Pre-Paid Legal had long supported Shurtleff’s campaigns. He received $130,000 in campaign donations from Pre-Paid Legal between 2003 and 2008, according to state campaign finance-disclosure records. Shurtleff also received $7,400 in donations to his 2009 Senate race from employees of Pre-Paid Legal, and Shurtleff’s political action committee, the PAC for Utah’s Future, received $15,000 in donations from the company in 2010.

Pre-Paid Legal was acquired by a private equity firm in 2011. It was rebranded as LegalShield that year and saw new leadership head up the company. Despite repeated attempts, a representative of the new company could not be reached for comment on this story.

Shurtleff’s publishing deal with Salima fell apart sometime in summer 2009, Salima says, after Shurtleff told her that he’d received a complaint about the deal from his then-political opponent Bob Bennett.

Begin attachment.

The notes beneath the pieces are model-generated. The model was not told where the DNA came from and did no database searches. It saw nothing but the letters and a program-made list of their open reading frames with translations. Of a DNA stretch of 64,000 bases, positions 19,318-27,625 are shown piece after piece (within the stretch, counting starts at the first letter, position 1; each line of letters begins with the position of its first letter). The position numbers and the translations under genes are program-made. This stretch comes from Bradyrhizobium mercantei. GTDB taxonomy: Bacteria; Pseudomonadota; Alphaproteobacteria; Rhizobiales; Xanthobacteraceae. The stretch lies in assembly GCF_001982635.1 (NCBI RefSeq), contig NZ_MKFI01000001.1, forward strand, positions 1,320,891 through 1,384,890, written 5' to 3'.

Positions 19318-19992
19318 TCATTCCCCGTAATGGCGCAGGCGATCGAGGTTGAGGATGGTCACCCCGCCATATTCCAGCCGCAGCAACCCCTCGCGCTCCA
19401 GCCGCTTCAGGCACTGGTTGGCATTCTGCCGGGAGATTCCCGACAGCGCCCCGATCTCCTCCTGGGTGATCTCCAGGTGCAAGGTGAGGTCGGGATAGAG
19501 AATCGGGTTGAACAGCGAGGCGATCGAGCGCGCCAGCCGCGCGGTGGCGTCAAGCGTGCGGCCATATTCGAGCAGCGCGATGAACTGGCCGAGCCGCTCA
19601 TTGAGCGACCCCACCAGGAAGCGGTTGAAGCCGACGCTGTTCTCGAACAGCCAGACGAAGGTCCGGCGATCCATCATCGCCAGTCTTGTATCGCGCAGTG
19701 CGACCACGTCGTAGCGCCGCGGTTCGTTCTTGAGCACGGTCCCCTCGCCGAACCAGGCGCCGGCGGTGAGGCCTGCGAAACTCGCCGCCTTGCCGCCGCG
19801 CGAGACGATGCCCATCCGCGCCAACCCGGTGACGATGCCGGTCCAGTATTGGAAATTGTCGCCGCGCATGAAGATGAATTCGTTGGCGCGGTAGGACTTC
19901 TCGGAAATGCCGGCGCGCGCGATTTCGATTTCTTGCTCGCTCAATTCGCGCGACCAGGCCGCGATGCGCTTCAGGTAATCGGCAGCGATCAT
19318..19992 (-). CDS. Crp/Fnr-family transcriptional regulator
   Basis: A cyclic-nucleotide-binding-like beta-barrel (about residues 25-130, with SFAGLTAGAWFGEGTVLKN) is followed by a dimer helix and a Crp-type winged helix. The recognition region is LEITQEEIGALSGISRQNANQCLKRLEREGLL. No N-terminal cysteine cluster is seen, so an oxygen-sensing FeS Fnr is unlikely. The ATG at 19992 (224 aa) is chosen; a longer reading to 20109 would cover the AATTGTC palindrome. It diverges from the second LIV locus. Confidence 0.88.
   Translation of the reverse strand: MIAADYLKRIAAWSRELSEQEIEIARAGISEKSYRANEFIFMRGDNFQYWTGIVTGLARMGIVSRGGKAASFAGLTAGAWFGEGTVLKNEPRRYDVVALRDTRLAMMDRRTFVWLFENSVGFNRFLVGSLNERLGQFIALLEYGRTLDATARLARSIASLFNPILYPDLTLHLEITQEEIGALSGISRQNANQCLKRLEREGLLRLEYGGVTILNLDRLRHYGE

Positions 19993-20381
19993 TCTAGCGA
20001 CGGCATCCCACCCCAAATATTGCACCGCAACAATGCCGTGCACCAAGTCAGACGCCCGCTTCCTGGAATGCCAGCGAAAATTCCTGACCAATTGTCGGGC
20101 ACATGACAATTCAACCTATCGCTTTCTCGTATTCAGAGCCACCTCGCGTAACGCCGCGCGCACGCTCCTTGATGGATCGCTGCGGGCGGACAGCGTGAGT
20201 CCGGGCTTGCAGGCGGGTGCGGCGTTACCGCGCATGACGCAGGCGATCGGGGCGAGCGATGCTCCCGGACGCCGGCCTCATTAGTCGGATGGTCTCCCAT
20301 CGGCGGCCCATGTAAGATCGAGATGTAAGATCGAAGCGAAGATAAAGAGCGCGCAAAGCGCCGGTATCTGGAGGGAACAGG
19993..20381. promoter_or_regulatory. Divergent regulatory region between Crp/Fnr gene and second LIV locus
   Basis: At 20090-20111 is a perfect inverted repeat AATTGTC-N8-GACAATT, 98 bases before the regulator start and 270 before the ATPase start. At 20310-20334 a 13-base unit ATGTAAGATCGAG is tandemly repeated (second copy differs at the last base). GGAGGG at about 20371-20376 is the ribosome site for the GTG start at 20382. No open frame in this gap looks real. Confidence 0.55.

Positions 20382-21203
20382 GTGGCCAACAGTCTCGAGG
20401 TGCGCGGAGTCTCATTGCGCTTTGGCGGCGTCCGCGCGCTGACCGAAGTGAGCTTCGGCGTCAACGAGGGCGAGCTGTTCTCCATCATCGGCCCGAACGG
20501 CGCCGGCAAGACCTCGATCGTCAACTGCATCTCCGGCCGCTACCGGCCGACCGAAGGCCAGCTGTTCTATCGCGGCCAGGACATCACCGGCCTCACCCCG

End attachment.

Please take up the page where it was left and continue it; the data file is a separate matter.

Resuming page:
Jim Bennett, a campaign worker for his father’s Senate campaign, says they never filed a complaint regarding the book deal, nor had any knowledge of it, but that he’s not surprised to hear about Shurtleff casting blame on his father’s campaign. “Every piece of bad publicity that ever came out about [Shurtleff], he tried to blame on our campaign,” Bennett says.

The company that would eventually publish Shurtleff’s book told City Weekly via e-mail that the company had accepted no pre-sale orders of the book before it was published.

Jenson says Shurtleff frequently talked to him in 2009 at Pelican Hill’s pool and in the clubhouse about the book plan. Jenson says that Shurtleff said that the donation caps for federal races were a problem for donors who wanted to give more to his Senate race, and repeatedly suggested that Jenson buy $250,000 worth of copies of the book.